To learn more about William W. Spencer and his time as a law student, please contact the Archives!

 

 

The People Behind The Vagabond

This week, we offer a guest post from SLIS student & Digital Library Program intern Nancy!

This semester, I am interning with the Digital Library Program.  The project that I am working on is for the Archives and consists of creating a digital version of The Vagabond, which is a satirical student literary magazine from the 1920s and 1930s.  This magazine has essays, poetry, visual art, short stories, criticism, and humor, which often target Indiana University undergraduates, alumni, and faculty.  Reading this magazine has been an interesting look into the past.  I would highly recommend reading this magazine when we finish the project, but before you do that, it might interesting to look at the people behind the publication.

Getting to know the people behind The Vagabond and connecting those people to the articles that they wrote is a slight challenge due to the fact that many of the writers used pseudonyms.  Yet, not all the writers used pseudonyms and some that did, made the pseudonym very obvious.  For this post, I thought that it would be nice to have pictures to go with the writers, so I went to the Arbutus.  There, I found pictures of some of the members of The Vagabond.  The pictures list some of the members, but not what pseudonym they used, making it difficult to tie the person to his or her work.  For this post, I am only going to focus on people whose articles can be identified, though this will not be a comprehensive listing.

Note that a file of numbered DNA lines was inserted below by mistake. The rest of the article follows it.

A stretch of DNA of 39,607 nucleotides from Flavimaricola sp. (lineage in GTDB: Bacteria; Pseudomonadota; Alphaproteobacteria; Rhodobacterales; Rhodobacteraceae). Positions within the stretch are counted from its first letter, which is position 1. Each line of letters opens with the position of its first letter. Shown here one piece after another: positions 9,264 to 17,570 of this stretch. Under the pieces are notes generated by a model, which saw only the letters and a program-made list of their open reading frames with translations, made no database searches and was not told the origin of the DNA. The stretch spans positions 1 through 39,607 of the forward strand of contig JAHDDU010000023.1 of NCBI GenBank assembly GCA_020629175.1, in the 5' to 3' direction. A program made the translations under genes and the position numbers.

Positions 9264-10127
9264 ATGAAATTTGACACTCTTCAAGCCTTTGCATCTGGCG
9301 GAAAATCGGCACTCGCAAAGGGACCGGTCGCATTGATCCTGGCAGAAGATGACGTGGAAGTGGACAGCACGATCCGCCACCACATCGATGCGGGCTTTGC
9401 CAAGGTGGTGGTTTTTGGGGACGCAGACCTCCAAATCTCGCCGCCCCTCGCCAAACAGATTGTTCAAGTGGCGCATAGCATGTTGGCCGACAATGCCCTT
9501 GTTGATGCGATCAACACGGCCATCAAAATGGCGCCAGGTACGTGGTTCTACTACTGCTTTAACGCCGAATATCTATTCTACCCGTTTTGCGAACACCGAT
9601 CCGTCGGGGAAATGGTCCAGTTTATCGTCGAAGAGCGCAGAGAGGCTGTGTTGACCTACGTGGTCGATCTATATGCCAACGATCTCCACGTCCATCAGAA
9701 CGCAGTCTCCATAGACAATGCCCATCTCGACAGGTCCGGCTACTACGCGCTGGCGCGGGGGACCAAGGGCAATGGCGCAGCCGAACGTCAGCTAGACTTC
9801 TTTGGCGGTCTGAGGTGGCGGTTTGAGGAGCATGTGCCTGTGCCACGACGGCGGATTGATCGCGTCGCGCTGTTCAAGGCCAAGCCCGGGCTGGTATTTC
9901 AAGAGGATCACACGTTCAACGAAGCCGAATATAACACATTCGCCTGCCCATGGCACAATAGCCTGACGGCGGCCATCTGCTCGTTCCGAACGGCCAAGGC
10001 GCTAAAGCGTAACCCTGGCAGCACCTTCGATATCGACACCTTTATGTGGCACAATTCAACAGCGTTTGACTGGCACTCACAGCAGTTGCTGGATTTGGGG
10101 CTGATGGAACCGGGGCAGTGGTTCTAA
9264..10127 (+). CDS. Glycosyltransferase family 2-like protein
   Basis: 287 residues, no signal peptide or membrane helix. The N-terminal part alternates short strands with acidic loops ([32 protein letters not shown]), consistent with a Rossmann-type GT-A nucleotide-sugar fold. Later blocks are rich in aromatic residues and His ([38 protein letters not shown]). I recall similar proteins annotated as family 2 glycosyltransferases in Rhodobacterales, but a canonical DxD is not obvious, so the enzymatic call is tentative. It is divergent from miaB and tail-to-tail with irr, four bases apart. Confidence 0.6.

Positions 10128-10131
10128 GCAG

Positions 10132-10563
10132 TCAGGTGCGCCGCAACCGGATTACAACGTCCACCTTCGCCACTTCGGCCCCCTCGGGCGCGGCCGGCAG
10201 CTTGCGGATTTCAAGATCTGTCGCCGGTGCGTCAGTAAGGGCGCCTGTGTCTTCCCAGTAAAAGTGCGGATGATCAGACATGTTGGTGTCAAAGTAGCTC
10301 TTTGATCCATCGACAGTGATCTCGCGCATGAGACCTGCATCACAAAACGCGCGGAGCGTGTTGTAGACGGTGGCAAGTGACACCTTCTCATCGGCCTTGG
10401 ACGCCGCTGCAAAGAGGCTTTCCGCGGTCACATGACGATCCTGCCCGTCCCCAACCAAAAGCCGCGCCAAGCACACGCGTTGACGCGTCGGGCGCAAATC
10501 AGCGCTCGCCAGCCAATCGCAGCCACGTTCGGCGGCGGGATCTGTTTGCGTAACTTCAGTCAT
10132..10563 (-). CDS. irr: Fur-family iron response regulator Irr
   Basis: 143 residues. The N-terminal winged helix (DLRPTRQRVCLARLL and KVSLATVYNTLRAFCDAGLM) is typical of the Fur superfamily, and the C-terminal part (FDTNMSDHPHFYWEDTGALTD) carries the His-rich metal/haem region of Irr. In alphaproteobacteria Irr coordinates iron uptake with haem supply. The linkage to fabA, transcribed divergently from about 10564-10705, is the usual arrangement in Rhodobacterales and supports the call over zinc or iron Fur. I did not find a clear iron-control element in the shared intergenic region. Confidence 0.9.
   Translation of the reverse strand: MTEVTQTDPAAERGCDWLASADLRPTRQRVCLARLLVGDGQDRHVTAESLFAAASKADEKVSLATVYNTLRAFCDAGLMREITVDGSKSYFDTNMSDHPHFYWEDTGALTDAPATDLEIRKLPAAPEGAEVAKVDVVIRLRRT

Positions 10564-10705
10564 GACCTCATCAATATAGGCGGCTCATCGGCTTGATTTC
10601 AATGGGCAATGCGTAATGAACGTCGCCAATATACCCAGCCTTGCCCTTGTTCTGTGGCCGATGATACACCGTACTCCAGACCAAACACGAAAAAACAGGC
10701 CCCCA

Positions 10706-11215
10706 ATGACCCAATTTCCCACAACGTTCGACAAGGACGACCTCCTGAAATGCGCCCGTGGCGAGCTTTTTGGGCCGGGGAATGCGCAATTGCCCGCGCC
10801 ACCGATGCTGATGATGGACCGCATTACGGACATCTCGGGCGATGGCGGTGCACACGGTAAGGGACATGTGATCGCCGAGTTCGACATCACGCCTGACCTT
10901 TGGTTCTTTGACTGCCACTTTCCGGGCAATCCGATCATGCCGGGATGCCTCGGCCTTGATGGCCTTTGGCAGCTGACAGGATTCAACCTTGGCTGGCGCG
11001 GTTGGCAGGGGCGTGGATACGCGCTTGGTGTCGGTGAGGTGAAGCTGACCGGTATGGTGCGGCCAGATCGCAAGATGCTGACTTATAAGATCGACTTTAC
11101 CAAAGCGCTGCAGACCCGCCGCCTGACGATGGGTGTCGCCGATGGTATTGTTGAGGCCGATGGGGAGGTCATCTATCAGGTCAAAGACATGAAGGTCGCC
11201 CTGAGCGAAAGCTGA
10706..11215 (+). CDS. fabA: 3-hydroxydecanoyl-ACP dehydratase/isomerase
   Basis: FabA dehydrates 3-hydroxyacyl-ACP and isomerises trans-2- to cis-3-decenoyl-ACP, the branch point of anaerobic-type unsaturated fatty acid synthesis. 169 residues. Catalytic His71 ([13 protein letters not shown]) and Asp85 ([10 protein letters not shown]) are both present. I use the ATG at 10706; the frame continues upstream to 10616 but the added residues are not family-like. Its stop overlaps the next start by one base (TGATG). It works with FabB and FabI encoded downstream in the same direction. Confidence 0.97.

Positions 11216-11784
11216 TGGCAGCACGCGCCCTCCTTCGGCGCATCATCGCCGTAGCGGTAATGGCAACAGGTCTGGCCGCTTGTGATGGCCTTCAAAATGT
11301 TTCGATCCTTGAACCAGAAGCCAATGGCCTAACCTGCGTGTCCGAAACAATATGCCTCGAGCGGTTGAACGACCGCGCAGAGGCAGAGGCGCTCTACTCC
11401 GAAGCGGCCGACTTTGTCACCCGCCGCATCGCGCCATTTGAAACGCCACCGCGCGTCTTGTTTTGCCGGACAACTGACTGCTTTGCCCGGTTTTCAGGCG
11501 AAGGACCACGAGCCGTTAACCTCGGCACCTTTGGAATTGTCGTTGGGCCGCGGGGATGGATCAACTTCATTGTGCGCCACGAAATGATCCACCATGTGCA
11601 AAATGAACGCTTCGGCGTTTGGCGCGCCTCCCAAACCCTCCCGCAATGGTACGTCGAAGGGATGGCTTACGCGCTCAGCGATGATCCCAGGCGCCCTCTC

Let’s start with Philip Blair Rice. He was part of the original team (some even called it his “brain-child”) that started The Vagabond. He wrote off and on during its span, writing a variety of works including poems, plays, and stories. While at Indiana University he studied philosophy.  In 1925, he became IU’s 4th Rhodes Scholar and went on to study at Balliol College, Oxford.  He taught at different colleges until he accepted a position at Kenyon College in their English department.  Some of his achievements include becoming president of the American Philosophical Association, being awarded the Guggeheim Fellowship and the Bollingen Fellowship.  He also wrote a book titled On the Knowledge of Good and Evil, which is available from the IU Libraries, and many articles.  To read some of these articles, do an Author Search in JSTOR for “Philip Blair Rice.” He died in February 1956.